Maryland has joined the World-Class Instructional Design and Assessment (WIDA) Consortium and has adopted the WIDA English Language Development (ELD) Standards. As a multi-state coalition of state departments of education, WIDA acts in collaboration to research, design and implement a standards-based educational system that promotes equitable educational opportunities for English language learners (ELLs).
Organization and Format
WIDA's grade-level ELD Standards are directly aligned to the corresponding grade-level Common Core State Curriculum (CCSC) and utilize five proficiency levels—entering, emerging, developing, expanding, and bridging—to measure the progression of a student's English language development. The basic format of the standards is represented with language proficiency levels along the horizontal strand and the language domains of listening, speaking, reading, and writing along the vertical axis. The key elements of the standards are 1) a direct connection to the CCSC, 2) a uniform cognitive function across the levels of language proficiency, 3) topical, grade-level vocabulary related to the content-based example, and 4) a context for language use descriptive of the genre/text type and tasks. In addition, the academic language focus of the WIDA Consortium's ELD Standards incorporates not only language arts and mathematics standards but also the content areas of science and social studies.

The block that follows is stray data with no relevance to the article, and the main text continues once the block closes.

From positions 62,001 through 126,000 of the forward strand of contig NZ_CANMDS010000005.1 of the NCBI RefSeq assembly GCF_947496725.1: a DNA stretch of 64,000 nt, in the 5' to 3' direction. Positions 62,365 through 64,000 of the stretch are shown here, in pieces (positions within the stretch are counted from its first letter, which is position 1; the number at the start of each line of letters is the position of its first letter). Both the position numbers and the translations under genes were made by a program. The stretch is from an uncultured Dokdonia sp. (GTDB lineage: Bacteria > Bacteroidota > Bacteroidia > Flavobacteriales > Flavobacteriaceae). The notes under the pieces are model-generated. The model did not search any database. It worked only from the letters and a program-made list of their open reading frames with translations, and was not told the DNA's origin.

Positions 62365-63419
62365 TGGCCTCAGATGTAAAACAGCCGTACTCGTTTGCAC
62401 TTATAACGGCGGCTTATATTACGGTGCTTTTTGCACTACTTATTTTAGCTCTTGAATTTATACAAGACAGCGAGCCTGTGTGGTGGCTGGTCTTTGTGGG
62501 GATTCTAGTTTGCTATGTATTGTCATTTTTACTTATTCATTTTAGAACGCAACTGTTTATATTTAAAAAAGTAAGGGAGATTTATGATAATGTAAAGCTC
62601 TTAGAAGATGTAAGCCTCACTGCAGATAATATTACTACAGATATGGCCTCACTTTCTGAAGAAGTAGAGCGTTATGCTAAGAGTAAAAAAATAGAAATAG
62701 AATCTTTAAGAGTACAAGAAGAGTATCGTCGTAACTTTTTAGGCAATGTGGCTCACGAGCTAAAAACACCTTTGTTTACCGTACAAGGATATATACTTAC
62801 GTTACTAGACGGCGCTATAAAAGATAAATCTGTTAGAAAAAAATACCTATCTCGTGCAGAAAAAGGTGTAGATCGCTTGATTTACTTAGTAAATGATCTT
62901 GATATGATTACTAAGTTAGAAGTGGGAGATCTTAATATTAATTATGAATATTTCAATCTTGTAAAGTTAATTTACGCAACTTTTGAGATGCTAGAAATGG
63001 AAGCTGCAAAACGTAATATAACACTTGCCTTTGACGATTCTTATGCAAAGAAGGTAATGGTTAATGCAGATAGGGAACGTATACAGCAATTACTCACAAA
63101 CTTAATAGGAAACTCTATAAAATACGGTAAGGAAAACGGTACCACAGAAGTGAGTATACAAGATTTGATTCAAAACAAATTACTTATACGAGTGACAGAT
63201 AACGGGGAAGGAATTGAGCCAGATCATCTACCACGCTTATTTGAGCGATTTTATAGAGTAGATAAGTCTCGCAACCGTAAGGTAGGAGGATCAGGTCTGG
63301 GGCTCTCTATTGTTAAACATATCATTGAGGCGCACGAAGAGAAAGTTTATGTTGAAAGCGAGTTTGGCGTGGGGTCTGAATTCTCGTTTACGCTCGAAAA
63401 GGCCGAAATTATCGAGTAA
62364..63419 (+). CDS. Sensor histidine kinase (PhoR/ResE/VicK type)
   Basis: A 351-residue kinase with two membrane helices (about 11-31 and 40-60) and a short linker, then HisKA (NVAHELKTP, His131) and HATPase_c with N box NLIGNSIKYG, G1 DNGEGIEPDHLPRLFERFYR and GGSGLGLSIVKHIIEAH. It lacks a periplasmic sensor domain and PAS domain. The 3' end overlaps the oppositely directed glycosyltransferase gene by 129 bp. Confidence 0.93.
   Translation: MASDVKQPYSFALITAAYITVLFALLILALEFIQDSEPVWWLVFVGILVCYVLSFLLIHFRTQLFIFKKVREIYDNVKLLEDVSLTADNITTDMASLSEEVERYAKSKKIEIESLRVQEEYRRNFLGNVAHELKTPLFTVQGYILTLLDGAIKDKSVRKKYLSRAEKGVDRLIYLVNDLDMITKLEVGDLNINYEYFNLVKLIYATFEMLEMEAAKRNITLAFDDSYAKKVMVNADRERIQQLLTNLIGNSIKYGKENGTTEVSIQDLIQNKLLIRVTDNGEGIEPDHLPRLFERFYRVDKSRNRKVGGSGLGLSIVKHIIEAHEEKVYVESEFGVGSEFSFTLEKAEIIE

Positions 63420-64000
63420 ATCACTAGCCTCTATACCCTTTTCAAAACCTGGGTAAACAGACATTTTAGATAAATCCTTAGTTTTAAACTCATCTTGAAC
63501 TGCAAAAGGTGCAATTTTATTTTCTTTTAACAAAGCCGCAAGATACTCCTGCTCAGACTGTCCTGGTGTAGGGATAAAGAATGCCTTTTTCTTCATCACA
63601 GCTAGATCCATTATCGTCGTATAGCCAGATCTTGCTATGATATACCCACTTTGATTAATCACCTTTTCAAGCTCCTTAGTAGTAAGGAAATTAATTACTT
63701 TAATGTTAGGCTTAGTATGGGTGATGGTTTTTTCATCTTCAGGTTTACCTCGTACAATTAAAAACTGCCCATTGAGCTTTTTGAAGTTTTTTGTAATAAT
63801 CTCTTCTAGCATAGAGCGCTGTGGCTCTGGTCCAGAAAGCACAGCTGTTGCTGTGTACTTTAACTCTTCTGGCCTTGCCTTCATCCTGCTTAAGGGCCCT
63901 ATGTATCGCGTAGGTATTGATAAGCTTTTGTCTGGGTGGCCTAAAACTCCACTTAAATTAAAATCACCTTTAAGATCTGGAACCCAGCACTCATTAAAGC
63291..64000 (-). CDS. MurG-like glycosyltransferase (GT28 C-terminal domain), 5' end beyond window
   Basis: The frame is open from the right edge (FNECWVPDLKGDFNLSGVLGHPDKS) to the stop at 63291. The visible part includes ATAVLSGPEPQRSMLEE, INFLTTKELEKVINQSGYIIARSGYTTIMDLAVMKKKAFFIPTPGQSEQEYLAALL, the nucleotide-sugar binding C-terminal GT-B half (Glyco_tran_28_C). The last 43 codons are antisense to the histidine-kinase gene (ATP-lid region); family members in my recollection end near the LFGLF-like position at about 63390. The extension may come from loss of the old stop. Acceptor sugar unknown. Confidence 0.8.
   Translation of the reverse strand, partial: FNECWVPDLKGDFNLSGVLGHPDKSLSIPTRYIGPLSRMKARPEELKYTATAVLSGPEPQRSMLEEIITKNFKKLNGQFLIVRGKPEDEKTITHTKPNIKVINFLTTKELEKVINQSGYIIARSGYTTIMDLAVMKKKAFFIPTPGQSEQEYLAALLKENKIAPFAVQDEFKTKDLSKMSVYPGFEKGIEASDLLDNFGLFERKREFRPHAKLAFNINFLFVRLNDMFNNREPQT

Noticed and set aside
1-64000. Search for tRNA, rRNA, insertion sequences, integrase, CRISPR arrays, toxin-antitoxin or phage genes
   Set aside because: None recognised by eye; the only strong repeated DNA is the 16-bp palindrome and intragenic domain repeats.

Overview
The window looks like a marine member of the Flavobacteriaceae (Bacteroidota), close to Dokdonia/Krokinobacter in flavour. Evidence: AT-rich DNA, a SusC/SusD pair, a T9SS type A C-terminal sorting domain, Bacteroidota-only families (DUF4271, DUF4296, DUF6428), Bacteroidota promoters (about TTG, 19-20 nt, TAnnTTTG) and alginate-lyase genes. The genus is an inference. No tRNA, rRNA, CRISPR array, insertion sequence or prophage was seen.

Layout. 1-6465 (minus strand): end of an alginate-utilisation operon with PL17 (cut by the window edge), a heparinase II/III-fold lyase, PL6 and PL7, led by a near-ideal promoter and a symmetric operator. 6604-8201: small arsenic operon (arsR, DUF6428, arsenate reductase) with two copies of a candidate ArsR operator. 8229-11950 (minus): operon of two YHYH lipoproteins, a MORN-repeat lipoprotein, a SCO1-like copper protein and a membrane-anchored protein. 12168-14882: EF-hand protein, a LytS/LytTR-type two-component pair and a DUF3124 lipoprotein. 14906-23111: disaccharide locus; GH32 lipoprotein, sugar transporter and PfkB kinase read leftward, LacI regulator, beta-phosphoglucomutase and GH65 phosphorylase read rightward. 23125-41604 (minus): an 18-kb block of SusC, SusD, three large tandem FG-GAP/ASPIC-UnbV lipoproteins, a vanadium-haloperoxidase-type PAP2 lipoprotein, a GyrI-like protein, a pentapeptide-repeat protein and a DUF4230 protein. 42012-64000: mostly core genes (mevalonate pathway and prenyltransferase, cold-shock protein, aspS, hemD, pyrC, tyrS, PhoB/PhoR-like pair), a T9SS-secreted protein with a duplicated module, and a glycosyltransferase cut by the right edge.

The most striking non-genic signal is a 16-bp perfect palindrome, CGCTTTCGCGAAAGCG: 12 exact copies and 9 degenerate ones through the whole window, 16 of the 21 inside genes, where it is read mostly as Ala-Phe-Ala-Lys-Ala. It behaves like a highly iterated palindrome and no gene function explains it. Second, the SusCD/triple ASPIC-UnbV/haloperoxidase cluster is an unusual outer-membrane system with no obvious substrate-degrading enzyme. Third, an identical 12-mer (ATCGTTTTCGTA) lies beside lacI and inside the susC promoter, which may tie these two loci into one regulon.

The WIDA ELD Standards are intended to be used by Maryland's local school system policy makers, curriculum specialists, administrators, classroom teachers, English for teachers of other languages (ESOL) teachers, and other school personnel who work with ELLs. They will serve as a critical resource for understanding the linguistic needs and abilities of ELLs, creating ESOL instructional models, writing curricula, designing assessments, and monitoring ELLs' progress as they move through the five stages of language proficiency.
Local school systems will use the WIDA ELD Standards as a basis for developing their own curricula incorporating a scope and sequence that can be adapted to their individual program requirements and their ELL population. With the WIDA ELD Standards as a guide and through collaboration of ESOL and content area teachers, ELLs will be provided with quality instruction that enables them to meet school expectations, perform well on mandated assessments, and become college and career ready.
Click the link below to access the WIDA ELD standards: Pre-K, Kindergarten, Grades 1-2, Grades 3-5, Grades 6-8, and Grades 9-12.
English Language Proficiency Assessment
The English language proficiency assessment (ELPA) is administered to English language learners (ELLs) in grades K through 12 upon their entry into the school system (W-APT) and annually during a testing window in the second semester (ACCESS for ELLs®). The assessment measures a student's English language proficiency in the areas of listening, speaking, reading, writing, comprehension, and literacy. ELPA results are reported in six proficiency levels: entering, emerging, developing, expanding, bridging, and reaching.